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Articles tagged with: Solitary Confinement

Guest Column: Words that Hide the Reality of the Juvenile Justice System

Laurie Spivey, MST Expert, Multisystemic Therapy Services Thursday, 20 October 2016 Posted in 2016

By Laurie Spivey, MST Expert, Multisystemic Therapy Services

A look behind the euphemisms that proliferate the system

Imagine that you are sitting in court with your teenage son or daughter. The judge orders your child to six months living in a “training school” to address the concerns of the court. What would you imagine that to be? Something like a military school or a boot camp? A cluster of cabins in the woods where kids do ropes courses and practice trust falls?

The truth is that most training schools are thinly veiled youth prisons. Commonly referred to as “secure placements,” they are actually cinder-block buildings behind barbed-wire where children wear orange jumpsuits, rubber shoes and handcuffs. They live in cellblocks and behind bars, get limited contact with their families and are at high risk of sexual and physical abuse. There is an intentional glazing over of the horrors within these facilities, under-reporting of crimes against young people behind bars and a number of creative euphemisms aimed at shielding us from the truth.

 

2016 Summer Institute: Session 3 – Solitary Confinement of Youth

Nils Franco Thursday, 21 July 2016 Posted in 2016, Voices

By CFYJ Law & Policy Fellow Nils Franco

No evidence exists to support the use of solitary confinement on youth, according to Jenny Lutz of the Stop Solitary for Kids campaign, and better alternatives would adapt to what evidence finds effective in correcting young people’s behavior. This realization, Lutz said, has offered a powerful rallying point for practitioners, advocates, and academics alike.

Lutz, a staff attorney at the Center for Children’s Law and Policy (CCLP), spoke to interns and fellows working with juvenile justice–related organizations at CFYJ’s offices Tuesday.

The lunch-hour discussion detailed the effects of solitary confinement on youth health, as well as the promising solutions proposed to address the widespread problem of isolating youth. These solutions most obviously hold promise because of the sound psychological and social-science research backing up alternative tools for behavior corrections.

But also, in an environment of gridlock and partisanship, Stop Solitary for Kids’ solutions inspire hopefulness because we can expect to see the solutions implemented relative swiftly, having found support from associations of probation officers and corrections leaders. This is no easy accomplishment.

Reflecting so many other successful areas of criminal justice reform in the past year, Stop Solitary for Kids is a coalition of strange bedfellows pushing for the same goals. This coalition – the CCLP, Georgetown University’s Center for Juvenile Justice Reform, the Justice Policy Institute, and the Council of Juvenile Correctional Administrators – respectfully works together to find wise solutions.

Switching to safer and demonstrably effective practices to correct the behavior of inmates, after all, improves safety in the correctional facility and would reduce challenges faced by correctional officers and other staff. The successes of states that reduced the general use of solitary confinement support this finding as well.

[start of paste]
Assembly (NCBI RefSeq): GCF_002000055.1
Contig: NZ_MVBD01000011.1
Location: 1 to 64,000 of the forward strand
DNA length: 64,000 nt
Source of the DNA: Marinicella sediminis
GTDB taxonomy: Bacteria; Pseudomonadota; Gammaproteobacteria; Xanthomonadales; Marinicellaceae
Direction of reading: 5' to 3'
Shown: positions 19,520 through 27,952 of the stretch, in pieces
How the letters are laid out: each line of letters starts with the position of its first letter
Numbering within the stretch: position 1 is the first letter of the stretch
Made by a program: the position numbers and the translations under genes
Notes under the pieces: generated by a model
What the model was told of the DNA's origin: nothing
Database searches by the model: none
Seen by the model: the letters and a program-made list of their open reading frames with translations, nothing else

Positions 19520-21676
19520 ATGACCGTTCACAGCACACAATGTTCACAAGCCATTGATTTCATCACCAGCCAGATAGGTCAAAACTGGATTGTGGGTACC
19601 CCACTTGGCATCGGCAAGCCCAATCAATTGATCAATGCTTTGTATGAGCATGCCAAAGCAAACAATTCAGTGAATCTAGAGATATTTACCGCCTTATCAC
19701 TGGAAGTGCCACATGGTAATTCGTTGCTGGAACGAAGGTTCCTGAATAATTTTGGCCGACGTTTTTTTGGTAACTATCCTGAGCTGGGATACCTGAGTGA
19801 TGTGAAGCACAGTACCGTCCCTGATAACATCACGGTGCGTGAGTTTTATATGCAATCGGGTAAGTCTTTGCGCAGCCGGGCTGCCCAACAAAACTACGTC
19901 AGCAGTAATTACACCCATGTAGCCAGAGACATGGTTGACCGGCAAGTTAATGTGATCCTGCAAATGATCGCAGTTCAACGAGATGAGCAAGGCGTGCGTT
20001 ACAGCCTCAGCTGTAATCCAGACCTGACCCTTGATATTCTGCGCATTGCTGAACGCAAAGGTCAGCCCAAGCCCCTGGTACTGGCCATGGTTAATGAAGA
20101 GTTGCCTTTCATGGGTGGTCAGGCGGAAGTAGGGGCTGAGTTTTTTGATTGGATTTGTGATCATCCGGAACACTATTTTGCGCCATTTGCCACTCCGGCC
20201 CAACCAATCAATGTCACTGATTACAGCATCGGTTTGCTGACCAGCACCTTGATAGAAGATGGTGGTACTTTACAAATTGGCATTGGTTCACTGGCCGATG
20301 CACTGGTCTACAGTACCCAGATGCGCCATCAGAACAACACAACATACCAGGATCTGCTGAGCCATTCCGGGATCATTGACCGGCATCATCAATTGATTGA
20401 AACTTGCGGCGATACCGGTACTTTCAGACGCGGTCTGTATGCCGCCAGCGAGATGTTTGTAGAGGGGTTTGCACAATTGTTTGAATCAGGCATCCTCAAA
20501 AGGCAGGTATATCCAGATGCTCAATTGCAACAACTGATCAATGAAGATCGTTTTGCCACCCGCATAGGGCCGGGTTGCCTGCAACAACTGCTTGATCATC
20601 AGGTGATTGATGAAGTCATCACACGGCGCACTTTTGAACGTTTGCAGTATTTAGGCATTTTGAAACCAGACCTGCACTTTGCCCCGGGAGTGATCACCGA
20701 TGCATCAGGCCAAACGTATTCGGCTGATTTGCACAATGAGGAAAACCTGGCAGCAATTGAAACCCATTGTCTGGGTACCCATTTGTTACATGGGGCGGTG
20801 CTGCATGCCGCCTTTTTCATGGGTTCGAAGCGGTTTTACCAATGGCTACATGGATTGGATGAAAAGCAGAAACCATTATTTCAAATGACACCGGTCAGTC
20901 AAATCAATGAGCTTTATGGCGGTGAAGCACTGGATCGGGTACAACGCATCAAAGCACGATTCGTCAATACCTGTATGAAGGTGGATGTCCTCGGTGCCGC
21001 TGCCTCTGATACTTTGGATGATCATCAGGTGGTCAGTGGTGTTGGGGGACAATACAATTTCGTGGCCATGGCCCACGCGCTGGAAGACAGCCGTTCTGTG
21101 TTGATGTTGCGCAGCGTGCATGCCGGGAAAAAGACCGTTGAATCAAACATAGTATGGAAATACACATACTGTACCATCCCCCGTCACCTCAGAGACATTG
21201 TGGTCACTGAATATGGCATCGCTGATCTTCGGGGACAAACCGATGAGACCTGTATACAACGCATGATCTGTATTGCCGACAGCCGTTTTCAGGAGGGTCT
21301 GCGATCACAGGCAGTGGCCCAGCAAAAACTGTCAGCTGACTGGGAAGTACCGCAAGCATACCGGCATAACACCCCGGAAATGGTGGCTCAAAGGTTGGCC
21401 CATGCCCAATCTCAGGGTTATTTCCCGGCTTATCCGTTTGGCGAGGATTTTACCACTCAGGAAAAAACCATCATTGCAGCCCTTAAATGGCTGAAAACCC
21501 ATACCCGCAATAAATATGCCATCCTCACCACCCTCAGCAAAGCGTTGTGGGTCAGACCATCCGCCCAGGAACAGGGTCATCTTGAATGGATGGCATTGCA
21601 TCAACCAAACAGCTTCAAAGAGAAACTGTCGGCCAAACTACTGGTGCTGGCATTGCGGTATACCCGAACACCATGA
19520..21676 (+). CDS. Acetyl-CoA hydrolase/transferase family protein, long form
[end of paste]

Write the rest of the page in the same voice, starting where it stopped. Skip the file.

With these mutual interests, and with reform advocates acknowledging the struggles faced by on-the-ground staff who have spent their careers serving youthful detainees, the groups came together to build smarter policy and offer help to juvenile corrections leaders.

Of course, changing the behavior and tools of corrections staff requires a change of mindset among the staff – something no legislation could accomplish. So, without that respect and teamwork, policy change would not only be more difficult, according to Lutz: without working with practitioners, any policy change enacted would fail expectations.

Data collection must still improve to better understand how different states and facilities practice solitary confinement of youth. Systems improvement still requires courageous action by leaders in state legislatures nationwide.

But, in the meantime, the campaign has built a sturdy foundation of legislative goals and of credible publications rooted in sound technical advice and research since launching in April, winning experts’ support at a federal and state level through an inclusive and evidence-based approach.

Staring at the Wall

Curtis, an inmate in solitary Friday, 23 October 2015 Posted in 2015, Voices

A Poem Written About Solitary Confinement

This is poem written by an inmate named Curtis. He was 16 when he was charged as an adult, and was 22 when he wrote this. He is serving a 40 year sentence. Curtis wrote the poem earlier this year about being in solitary. As of this week, he is still in solitary. 

 

I was warned there’d be times like these

But nothing could’ve prepared me for Dr. Swartz

Who comes around once a week

Peeking in my cell like he knows me better than I know myself



I’ll bet he gets a kick out of seeing a 22 year old

Who has been locked away in a cell since he was 16

Who has 30 more to go if a blessing doesn’t come through this damn wall